Many in the world have been shaken by the two recent plane crashes. The first one happened on 29 October, 2018 when Lion Air flight 610 crashed into the Java Sea, killing all 189 people on board. The second one was just as fatal, taking 157 lives, as Ethiopian Airlines flight 302 crashed on the morning of March 10, 2019 after taking off from Addis Ababa.
When tragedies such as these strike us, it is almost certain that an inevitable question will surface: “Where was God?” People ask how a good and holy God could allow catastrophes to take place. Well, the same question was raised in Jesus’ time when Pontius Pilate was the Roman governor of Judea (see Luke 13:1-5). Pilate’s soldiers had murdered a few people who were in the midst of worship — and mixed their blood with their sacrifices. The people who came to Jesus were deeply troubled about the incident. They asked Him how God could have allowed such a thing to happen.
Jesus answered their question with a question: “Do you think that these Galileans were worse sinners than all the other Galileans, because they suffered in this way?” “No, I tell you,” was His reply to His own question. But He immediately followed it up with a warning: “Unless you repent, you will all likewise perish” (vv. 2-3).
Driving His point home, He mentioned a similar incident: “Or those eighteen on whom the tower in Siloam fell and killed them: do you think that they were worse offenders than all the others who lived in Jerusalem?” Again, the answer was clearly no, and the warning the same: “Unless you repent, you will all likewise perish” (vv. 4-5).
Those who questioned Jesus assumed that all the suffering people experience in this world is proportionately related to their degree of sinfulness — an idea that remains pervasive today
If this conversation were taking place today, we would ask Jesus, “Did you hear about the 346 people who were killed in the two recent plane crashes?” And Jesus would look into our eyes and say, “Do you think this happened to those 346 people because they were worse sinners than the others who escape every day? No, I tell you; but unless you repent, you will all likewise perish.”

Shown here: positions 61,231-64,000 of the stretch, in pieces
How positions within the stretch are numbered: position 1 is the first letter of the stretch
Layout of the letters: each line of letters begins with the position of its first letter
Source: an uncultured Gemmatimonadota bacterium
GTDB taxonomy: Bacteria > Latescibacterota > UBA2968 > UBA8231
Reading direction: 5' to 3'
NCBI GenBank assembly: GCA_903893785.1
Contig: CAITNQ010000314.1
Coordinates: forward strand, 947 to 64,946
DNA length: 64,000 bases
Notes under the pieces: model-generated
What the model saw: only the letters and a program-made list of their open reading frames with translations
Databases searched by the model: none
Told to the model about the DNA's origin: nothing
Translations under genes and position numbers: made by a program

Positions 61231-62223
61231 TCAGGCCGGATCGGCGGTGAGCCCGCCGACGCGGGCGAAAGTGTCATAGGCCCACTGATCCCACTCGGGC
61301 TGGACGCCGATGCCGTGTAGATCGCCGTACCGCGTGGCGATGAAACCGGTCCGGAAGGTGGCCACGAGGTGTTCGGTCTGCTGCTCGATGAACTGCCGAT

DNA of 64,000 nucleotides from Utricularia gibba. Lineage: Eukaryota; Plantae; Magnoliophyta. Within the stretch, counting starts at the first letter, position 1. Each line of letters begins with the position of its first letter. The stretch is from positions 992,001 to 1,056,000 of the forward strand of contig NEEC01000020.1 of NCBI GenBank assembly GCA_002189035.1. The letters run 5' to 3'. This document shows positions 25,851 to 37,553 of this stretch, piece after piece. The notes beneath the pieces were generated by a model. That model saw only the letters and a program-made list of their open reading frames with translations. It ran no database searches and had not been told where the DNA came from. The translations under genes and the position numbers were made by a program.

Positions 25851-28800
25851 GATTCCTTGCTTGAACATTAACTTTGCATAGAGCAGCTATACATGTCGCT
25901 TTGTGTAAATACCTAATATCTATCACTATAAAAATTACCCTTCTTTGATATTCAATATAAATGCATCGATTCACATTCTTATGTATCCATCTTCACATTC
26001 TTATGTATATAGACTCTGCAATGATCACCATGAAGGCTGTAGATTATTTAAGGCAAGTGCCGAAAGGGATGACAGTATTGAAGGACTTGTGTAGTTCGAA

Those who questioned Jesus assumed that all the suffering that people experience in this world is proportionately related to their degree of sinfulness, an idea that remains pervasive today. It is true that suffering and death came into this world because of sin, and there is an undeniable connection between moral evil and physical suffering. But Jesus used that occasion to teach them that we cannot jump to the conclusion that all people suffer in direct proportion to their degree of sin.
The Bible affirms this truth very clearly. It shows that the wicked sometimes prosper, and the righteous at times suffer greatly. So, we cannot label anyone as sinful or upright based on the extent of suffering — or lack thereof.
The argument of Jesus is incredibly significant to all of us. We cannot think that we are better people in God’s sight because we have not suffered and died. Those who were massacred by the Roman troops, those who died when the tower in Siloam fell, and those who lost their lives in the crashes may have been upstanding citizens. But in their relationship to God, none of them was innocent, and the same is true for us.
We are all sinful in God’s sight and deserving of judgment. Jesus was saying, “Instead of asking Me why a good God allowed these tragedies, you should be asking why your own life was spared.” He was communicating a profound truth that there is ultimately no such thing as an innocent person — except Himself. We should be amazed at the grace of God that every flight that takes off doesn’t crash, and suicide bombers don’t strike our cities every day.
This is in no way to trivialise the pain experienced by the people who lost their dear ones. Our hearts and prayers ought to go out to the victims of any calamity that takes place anywhere in the world. But every time a tragedy strikes, as painful as it is, we must pause to realise that the catastrophe didn’t befall us because God is giving us time to repent! And if you do not repent, “you will all likewise perish!”
How can we cope with tragedies in this world? Only by recognising God’s eternal purpose behind them
There is something ghastly about the way their lives came to an end, in that none of them were anticipating that kind of an end. But the same will be true of us too — and only repentance can make us ready to meet God.
What’s more, a deep trust in God helps us see things from the eternal perspective. We can cope with tragedies in this world only by recognising God’s eternal purpose behind them, and by appreciating His grace in rescuing us from the ultimate catastrophe — the collapse of the tower of His final judgment on our heads.
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